Don’t Touch Me!


Yesterday a video went viral on social media and it wasn’t long before major news channels began reporting on it. Two sisters – dubbed #RohakBravehearts on Twitter – were being sexually harassed on a bus in Haryana, India by three young men. None of the passengers on the bus intervened or stood up for the girls, so they both removed their belts and began to beat their attackers. If you’ve not seen the remarkable footage, click here to watch. They have since been commended by both various Indian politicians, social media and individuals around the world.

But what shocked and angered me was the fact that none of the passengers stood up for the girls or publicly condemn the young men for their unacceptable behaviour. You can even see in the video, that most of the bus passengers simply look out of the window and ignore the whole thing – even when the sisters stand up for themselves.

“What is the matter with you? Don’t you know how to respect women? Shameless creatures!”

However this display of female power was quickly shadowed by the news of Tugce Albayrak’s life machine being switched off in Frankfurt, Germany. Albayrak was attacked for trying to stop two teenage girls being harassed in a car park. The attacker delivered a fatal punch which put her in a coma for two weeks.

Once I was walking home from my local train station and I came across a large group of teenage boys jibing two girls. They were threatening to show naked pictures of one of the girls to their school if she didn’t go over and speak to the boys. Many things infuriated me about this: firstly there were grown adults walking past and ignoring the situation. Secondly, I couldn’t believe what I was seeing and hearing. I was so filled with anger that I went up to the group and said: “What is the matter with you? Don’t you know how to respect women? Shameless creatures!” and glared at them until the group dispersed.

Last Friday, I spoke on BBC Asian Network about men wolf whistling at women in public. To listen to the full clip, click here and go to 02:41:41. Whilst the discussion was largely light-hearted, there are many elements which indicate that such behaviour is a form of harassment. I personally believe that it counts as harassment because it’s unwanted attention which leaves many women feeling intimidated, embarrassed and self conscious. In addition, if such behaviour is challenged, we are then told (patronisingly) to “calm down love” and that “it’s a compliment, you should learn to accept it.” Firstly it is not a compliment and it is not an appropriate way to talk to someone you find attractive: just be normal. During the show, a caller said that “women have so much power over men.” I beg to differ. If we really had so much power over men, why are so many female victims of rape, abuse, harassment and sexual violence not given the justice that they deserve, whilst their attackers freely roam the streets?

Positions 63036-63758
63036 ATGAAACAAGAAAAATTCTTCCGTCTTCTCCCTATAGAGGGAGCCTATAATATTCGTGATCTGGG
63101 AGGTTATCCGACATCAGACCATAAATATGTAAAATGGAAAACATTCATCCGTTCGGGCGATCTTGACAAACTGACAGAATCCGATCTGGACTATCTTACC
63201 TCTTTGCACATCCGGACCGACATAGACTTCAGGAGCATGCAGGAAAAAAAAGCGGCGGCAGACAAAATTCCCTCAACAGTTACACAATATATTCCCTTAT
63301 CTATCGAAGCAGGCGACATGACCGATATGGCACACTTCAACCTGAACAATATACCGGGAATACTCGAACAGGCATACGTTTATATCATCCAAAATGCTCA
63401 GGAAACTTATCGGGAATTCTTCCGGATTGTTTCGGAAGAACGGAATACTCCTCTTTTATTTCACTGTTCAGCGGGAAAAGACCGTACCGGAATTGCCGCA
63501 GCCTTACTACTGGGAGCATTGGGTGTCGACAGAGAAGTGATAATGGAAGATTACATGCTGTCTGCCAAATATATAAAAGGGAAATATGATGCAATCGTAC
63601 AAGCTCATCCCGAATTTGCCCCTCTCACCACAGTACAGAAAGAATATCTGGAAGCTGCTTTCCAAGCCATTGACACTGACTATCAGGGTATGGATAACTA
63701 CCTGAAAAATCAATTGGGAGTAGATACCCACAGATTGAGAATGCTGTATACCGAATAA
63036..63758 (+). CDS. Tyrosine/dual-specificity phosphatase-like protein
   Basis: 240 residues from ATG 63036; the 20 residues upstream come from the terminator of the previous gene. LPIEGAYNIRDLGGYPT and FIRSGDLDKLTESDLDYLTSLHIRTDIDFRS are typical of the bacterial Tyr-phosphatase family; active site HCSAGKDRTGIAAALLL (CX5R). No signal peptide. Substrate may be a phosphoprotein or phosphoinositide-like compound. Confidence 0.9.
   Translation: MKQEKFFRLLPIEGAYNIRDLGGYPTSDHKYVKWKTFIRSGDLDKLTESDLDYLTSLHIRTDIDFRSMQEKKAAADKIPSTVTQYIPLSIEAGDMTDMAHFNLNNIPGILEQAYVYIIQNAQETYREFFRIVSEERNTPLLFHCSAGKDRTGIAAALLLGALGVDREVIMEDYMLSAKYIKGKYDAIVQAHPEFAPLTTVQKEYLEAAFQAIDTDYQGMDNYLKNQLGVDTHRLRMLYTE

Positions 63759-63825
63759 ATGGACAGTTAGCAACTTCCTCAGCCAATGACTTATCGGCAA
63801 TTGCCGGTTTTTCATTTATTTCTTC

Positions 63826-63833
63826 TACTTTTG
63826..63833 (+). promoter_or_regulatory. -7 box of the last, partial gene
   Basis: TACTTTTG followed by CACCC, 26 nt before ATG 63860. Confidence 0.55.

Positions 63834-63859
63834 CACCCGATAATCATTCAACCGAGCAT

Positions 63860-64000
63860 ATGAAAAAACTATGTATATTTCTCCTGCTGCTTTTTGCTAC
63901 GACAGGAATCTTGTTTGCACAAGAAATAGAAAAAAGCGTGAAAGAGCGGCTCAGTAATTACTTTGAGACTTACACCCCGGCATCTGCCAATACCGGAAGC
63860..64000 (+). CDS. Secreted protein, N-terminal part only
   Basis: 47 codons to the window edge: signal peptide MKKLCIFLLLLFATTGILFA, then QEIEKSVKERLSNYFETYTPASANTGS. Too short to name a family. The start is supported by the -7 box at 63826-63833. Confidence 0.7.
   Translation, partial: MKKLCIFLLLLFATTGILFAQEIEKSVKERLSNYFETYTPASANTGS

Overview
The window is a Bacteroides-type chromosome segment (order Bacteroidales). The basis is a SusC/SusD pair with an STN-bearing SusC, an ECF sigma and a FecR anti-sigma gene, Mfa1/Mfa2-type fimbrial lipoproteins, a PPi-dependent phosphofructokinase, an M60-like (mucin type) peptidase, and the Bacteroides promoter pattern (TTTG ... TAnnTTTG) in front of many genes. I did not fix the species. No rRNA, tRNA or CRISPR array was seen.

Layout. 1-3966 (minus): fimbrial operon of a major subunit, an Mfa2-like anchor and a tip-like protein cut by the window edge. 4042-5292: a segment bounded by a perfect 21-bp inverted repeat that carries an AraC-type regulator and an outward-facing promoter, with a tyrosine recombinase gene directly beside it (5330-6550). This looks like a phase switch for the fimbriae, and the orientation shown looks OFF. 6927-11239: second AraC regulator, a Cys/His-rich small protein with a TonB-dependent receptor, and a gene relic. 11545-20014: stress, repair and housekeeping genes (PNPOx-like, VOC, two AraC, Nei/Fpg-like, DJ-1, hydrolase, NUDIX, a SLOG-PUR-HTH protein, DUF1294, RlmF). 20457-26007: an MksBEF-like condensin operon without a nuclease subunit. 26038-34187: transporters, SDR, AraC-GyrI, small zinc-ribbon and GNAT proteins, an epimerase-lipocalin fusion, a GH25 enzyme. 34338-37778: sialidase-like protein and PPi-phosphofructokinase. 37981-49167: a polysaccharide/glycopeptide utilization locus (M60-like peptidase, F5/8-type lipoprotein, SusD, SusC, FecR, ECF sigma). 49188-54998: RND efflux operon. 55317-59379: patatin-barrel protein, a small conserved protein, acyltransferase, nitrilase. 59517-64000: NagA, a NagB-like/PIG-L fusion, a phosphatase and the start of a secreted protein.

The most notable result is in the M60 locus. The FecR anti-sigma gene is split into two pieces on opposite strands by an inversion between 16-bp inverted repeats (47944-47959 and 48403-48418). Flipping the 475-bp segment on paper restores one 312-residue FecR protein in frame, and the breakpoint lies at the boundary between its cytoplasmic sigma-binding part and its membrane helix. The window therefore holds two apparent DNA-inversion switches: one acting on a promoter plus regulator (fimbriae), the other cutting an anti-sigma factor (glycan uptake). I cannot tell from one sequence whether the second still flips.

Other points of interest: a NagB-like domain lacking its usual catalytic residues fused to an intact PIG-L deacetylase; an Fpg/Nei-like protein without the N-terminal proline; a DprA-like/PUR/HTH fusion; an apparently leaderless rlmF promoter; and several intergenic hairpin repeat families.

I firmly stand by what Canadian author, Margaret Atwood, has said: “Men are scared of being laughed at, whilst women are scared of being raped, attacked and harassed.”





2 thoughts on “Don’t Touch Me!

  1. Completely agree- the forms of power that are being compared when we hear things like ‘women have so much power over men’ are very unbalanced- either because women only have this power in certain ways (ie. by creating sexual longing; lets face it, that’s what most people mean by female power), or because they are limited to situations; ie. at home, mama has the final word, or some very personal, egalitarian interactions.

    I believe in the show the comment came in reference to men’s self esteem, and yes, I think I do have some power of the self esteem of the men close to me, but that’s because we have a sense of intimacy through family etc, in which my opinions and I are attributed a lot of worth. I don’t feel that quite balances out the physical, social and economic power they have–in society women frequently get ‘punished’ for their supposed power- here I’m thinking rape victim blaming, etc, where female sexuality is turned against the individual.

    My heart goes out to the family of Tugce in Germany, as well as to the women in India. Stay strong and stand together.

    {I don’t mean to suggest that rape and victim shaming can’t go the other way around as well}


    • Thanks for reading and your comment. And exactly, it’s very unbalanced. One of my followers made the point that women can supersede men when given the chance.
      The problem is actually getting that chance. In addition, whilst in some areas we have power – you quite rightly said that power is limited. It’s not an equal spread of female power in all aspects of life.

      And agreed: with regards to men’s self esteem women have some power to an extent. But you’re right it doesn’t balance out the power they wield over women. And yes: if a female CEO behaves a certain way, she is far more likely to be demonised and criticised for her attitude, working practices etc in comparison to a male CEO.

      And victim blaming is the biggest indication of this power imbalance. I hope that it changes one day and that things change for the better.


Leave a Reply

Fill in your details below or click an icon to log in: Logo

You are commenting using your account. Log Out /  Change )

Google+ photo

You are commenting using your Google+ account. Log Out /  Change )

Twitter picture

You are commenting using your Twitter account. Log Out /  Change )

Facebook photo

You are commenting using your Facebook account. Log Out /  Change )


Connecting to %s